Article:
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United Kingdom : Community wind farms to connect to National Grid.

Six community-owned energy companies based in a remote part of Scotland have been given permission to connect 11 wind turbines to the National Grid.

It is hoped the turbines will generate profits of [pounds sterling]2.5m a year for the economy in the Western Isles.

The turbines - to be sited in communities from Galson in the north of Lewis to Barra and Vatersay in the south of the island chain - will supply the energy needs of the equivalent of 15,000 households and reduce CO2 emissions from oil by more than 60,000 tonnes.

The developments are estimated to boost the economy of the islands by [pounds sterling]60m over the 25-year life span of the turbines.

Profits will be spent on environmental, social and cultural schemes across the Western Isles that are expected to create 100 sustainable jobs.

Planning permission to erect community turbines has already been granted by the local authority, Comhairle nan Eilean Siar, but the companies had feared they would not be allowed to connect to the National Grid until a new subsea cable linked the Western Isles to the mainland in 2014.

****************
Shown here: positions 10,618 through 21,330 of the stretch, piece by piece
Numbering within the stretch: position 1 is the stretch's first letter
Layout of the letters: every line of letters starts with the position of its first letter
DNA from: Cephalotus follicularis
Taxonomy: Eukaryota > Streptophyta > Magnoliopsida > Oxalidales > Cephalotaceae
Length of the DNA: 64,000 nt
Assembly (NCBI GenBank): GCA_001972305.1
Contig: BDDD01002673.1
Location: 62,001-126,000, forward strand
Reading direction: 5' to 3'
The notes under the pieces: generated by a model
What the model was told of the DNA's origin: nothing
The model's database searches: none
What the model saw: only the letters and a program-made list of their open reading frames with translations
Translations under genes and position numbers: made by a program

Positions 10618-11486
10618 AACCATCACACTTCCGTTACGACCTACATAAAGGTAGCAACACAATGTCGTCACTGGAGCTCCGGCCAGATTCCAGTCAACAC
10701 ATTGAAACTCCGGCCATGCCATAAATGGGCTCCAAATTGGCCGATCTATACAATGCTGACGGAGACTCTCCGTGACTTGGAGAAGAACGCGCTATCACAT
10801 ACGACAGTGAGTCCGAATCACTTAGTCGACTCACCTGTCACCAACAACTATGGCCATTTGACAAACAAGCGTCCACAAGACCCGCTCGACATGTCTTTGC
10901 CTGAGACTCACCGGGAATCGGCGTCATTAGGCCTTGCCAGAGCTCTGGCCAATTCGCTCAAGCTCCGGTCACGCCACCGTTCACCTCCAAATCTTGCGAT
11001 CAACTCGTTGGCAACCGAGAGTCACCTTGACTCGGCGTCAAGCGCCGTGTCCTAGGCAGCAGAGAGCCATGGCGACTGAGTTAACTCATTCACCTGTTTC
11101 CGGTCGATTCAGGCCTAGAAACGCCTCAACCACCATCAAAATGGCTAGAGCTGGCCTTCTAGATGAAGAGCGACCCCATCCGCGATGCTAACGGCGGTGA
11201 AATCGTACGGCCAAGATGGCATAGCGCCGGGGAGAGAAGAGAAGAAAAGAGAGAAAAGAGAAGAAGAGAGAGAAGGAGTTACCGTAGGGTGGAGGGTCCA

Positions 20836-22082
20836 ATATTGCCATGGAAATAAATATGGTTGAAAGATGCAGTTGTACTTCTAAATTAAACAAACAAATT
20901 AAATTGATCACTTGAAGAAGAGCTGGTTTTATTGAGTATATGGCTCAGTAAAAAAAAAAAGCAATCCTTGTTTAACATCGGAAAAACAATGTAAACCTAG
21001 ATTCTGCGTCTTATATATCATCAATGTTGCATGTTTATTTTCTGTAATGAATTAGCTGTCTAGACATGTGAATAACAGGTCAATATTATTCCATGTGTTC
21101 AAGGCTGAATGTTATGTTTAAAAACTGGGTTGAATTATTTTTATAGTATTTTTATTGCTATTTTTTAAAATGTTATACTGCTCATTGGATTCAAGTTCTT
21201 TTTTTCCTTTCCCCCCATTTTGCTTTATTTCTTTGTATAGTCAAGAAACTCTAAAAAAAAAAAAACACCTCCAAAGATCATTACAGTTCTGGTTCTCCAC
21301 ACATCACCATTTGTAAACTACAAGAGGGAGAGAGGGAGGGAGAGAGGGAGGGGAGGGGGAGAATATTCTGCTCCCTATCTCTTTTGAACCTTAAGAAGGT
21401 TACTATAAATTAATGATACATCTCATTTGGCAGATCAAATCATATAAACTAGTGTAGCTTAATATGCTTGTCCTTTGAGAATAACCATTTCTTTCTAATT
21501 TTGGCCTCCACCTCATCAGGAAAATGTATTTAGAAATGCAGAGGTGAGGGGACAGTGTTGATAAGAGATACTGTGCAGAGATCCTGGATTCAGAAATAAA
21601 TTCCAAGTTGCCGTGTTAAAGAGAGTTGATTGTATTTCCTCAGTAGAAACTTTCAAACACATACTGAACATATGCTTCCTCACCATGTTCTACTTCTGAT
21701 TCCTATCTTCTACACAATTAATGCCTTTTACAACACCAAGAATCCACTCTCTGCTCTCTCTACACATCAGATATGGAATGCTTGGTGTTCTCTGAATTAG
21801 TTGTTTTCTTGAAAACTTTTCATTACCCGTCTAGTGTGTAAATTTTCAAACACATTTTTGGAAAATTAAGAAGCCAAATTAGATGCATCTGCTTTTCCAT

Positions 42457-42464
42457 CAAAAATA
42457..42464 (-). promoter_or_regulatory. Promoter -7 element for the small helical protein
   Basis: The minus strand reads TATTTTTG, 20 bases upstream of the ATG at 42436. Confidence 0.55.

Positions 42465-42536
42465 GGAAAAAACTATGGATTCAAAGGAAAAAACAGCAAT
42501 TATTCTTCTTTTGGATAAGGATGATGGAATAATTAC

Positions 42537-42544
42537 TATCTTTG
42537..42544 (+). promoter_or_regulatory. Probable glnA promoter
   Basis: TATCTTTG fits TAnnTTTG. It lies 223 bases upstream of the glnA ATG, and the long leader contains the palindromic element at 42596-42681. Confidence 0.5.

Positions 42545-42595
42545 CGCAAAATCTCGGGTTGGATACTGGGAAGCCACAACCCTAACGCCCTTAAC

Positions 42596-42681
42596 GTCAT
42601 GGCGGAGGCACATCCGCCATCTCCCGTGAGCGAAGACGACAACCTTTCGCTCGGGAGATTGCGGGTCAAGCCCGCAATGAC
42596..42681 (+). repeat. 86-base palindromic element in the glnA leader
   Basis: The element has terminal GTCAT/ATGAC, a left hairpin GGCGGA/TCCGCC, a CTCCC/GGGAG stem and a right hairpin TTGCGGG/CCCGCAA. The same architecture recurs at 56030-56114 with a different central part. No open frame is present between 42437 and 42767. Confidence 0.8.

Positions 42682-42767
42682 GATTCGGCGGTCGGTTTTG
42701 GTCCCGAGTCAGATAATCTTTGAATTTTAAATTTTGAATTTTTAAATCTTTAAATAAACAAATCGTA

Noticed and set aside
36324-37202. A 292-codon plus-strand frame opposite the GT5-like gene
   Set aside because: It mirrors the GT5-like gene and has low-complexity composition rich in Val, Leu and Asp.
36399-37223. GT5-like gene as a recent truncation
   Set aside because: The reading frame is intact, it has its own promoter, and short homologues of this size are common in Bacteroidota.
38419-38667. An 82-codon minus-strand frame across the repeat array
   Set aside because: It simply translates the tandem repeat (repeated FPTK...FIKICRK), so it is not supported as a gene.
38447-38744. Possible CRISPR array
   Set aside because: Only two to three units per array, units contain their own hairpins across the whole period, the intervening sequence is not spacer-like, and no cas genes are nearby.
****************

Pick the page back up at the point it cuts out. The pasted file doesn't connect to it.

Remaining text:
EcoHeb, the registered co-operative that represents all the islands' energy companies, has now been told their campaign for an early connection to the National Grid has been successful and that Ofgem has approved the link.

Scottish and Southern Electricity (SSE) is expected to write to the successful companies within the next few weeks to give them their grid connection dates.

It is expected the first of the community wind farms will be generating power and profits by 2011.

David Wright, EcoHeb chairman, said: "This is an investment of [pounds sterling]22m in the future of the Western Isles.

"The fact that the largest private investment in the history of the islands has all been achieved by community effort and not by big multinational companies is fantastic news. All the schemes are 100% community owned and all of them will be returning every penny they make back into their communities.

"This breakthrough should encourage other communities to set up their own energy companies and to build even bigger and more profitable schemes. This is a renewables and a social revolution and it shows that the community sector can now compete with the big multinationals and deliver a lot more benefit back into their own areas."

One of the wind farms, Barra and Vatersay Community Ltd and Sandwick Power, will be the biggest community windfarm in the UK, with three turbines generating 9MW.

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Publication:TendersInfo
Geographic Code:4EUUK
Date:Jul 26, 2010
Words:432
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